Tuesday, March 24, 2009

The Monsters of Templeton

The Monsters of Templeton by Lauren Groff

When this book came out in 2008, the cover instantly made me want to read it. And then, after seeing much talk about it, I finally picked it up. In the end, I'm incredibly glad I did. The Monsters of Templeton is about a girl who returns home from graduate school after a disastrous event to find her small, idealistic town turned slightly upside down. It turns out that in the lake she used to run by and play in, they discovered a monster. A real one. A giant one. The thing is, that's not at all the monster the title is referring to.

While home, at a place she never wanted to visit again, Willie tries to re-coop and reconnect with her hippie mother who's found religion. While doing this she learns of her mother's greatest secret: apparently Willie was not the product of a faceless father during her mother's reckless days in San Francisco, oh no, instead she's the product of one of her Templeton neighbors. One that may, just may, be related to her way back down the line.

And so starts The Monsters of Templeton an intricate tale that follows Willie as she does intense research to find how who her real father is. As the chapters fly by, you read accounts by each person from her family, from old letters to diary entries. Her family tree has so many branches that I created my own genealogy chart to follow it correctly. And it ends with one welcome understanding.

What I was most impressed with was Groff's voice. This being her first novel, she has a very sophisticated story telling ability. For each character she portrays within the novel, there's a new character voice. She creates so many personas and so many histories it's incredibly impressive and addictive. In the end, you just hope that everything she wrote was true and that Templeton (actually based off of the real city Cooperstown, NY) is exactly how you imagine it to be. I do agree that some subplots were a bit much and a bit overwhelming, but that didn't matter in the end. I devoured this book quickly, really loving it, which is why I'm trying to stop myself from tracking down the author who coincidentally lives right by my boyfriend. I'm definitely excited to read her new short story collection Delicate Edible Birds.

The Monsters of Templeton is about reconnecting with your past and learning from it. Going back and reevaluating the monsters and the heros. Learning enough from it to form a future that the next few generations can research and maybe even inspire to be like.

Monday, March 23, 2009

Thanks for the Memories

Thanks for the Memories by Cecelia Ahern

Oh Cecelia Ahern, we meet again. While in London, I picked up a paperback copy of Thanks for the Memories since it doesn't come out (in hardback!) until next month here in the states. The Irish writer has made quite a name for herself and I'm always excited to read her next novel. I suppose that's why I was slightly disappointed with this book.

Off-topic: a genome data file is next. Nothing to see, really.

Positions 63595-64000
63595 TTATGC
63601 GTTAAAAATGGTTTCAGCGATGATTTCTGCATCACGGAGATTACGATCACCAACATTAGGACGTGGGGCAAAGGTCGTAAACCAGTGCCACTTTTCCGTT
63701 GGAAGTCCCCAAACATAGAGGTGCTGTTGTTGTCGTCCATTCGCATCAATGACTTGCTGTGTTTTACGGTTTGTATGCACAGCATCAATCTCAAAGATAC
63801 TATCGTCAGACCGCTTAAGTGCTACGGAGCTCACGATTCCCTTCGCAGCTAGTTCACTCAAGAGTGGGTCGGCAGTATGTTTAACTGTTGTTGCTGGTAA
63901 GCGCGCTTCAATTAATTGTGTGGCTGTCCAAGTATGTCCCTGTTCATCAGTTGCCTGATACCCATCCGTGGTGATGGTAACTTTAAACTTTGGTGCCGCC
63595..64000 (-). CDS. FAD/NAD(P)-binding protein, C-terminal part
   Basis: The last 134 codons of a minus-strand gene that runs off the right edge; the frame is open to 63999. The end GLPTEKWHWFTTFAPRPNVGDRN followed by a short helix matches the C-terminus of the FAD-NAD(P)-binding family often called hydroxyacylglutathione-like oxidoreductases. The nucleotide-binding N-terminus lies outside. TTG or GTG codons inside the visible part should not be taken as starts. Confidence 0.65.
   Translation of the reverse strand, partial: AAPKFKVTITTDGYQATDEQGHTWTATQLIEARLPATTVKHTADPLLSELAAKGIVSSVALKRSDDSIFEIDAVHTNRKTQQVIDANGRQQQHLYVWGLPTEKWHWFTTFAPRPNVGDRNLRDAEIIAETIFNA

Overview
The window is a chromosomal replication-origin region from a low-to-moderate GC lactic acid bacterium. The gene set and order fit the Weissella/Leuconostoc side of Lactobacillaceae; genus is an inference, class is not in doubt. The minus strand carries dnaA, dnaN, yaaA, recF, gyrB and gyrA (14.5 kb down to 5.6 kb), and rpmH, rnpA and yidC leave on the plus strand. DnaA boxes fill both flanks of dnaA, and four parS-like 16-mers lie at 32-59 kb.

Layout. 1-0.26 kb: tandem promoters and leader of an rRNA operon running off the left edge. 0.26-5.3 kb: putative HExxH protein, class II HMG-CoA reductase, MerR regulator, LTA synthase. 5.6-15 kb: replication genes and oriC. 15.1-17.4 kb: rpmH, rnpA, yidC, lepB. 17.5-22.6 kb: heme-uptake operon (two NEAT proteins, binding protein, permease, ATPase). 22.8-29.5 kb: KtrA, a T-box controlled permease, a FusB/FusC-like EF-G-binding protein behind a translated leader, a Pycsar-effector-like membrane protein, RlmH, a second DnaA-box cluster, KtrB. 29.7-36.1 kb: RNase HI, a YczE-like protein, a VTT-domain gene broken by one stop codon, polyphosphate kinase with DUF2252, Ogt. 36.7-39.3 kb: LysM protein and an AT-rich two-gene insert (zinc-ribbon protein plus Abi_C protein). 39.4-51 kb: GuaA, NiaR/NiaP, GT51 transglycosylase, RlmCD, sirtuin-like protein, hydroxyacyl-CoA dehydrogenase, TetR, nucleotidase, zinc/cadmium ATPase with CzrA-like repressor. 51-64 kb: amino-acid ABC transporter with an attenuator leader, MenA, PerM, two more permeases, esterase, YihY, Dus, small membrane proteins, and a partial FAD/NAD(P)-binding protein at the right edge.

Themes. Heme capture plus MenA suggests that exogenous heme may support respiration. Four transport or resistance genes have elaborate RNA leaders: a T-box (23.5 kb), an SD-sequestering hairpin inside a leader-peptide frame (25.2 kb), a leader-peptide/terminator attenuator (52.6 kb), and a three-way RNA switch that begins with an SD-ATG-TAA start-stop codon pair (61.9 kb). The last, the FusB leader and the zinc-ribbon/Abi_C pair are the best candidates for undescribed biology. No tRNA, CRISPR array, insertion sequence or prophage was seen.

Ahern is known for starting her books in the middle of a tragedy and this book is no different. It opens with the heroine, Joyce, laying at the bottom of a staircase after a terrible fall, one where she miscarries her baby. Elsewhere, Justin, after suffering from a painful divorce, meets an attractive woman who somehow manages to convince him to donate blood. From there, the story weaves these two characters together through chance meetings and magical realizations. Ahern is known for giving her stories a fairy tale sort of feel and this one is no different.

My problem with this book was that it was incredibly predictable, right down to the ending. The characters were illustrated well enough, you liked them and understood their actions, however that was it. My greatest compliment for this book is that it's well written in typical Ahern style. It is grabbing, definitely, but it left me feeling nothing, regardless of the happy ending.

If you're looking for something that's a quick read (despite its 400 pages) with surefire happiness, then this is the book for you. If you're looking for something a bit deeper, a bit more like her last few novels, than wait for her next book The Gift which seems to be getting better reviews. Despite my lack of love for this book, I'll definitely still check it out. I like her writing too much to give up.

Monday, March 2, 2009

Lost and Found, by Carolyn Parkhurst

I thought this was a very good book. The idea behind it (a mother/daughter go on a reality tv show in order to repair their relationship) is something interesting, something I hadn't come across before. The book goes back and forth, narrated by both Laura (the mother) and Cassie (the daughter), as well as several of the other contestants on the show. At first, that bothered me, becase I found it a bit hard to keep track of each of them, but I soon found myself intrigued by their characters as well. There were twists throughout the book, to keep up the entertainment value, I suppose and the book was a bit better then I expected, to be honest. I found myself picturing the scenes in my head, which is a sign of a good book, in my opinion. Lost and Found, the name of both the book and the tv show they are competing on, is a similar idea to The Amazing Race, which is one of my favorite shows, so I am sure that helped me like it even more.

It was an easy read- I read it in less then a day, but I'd surely recommend it to others.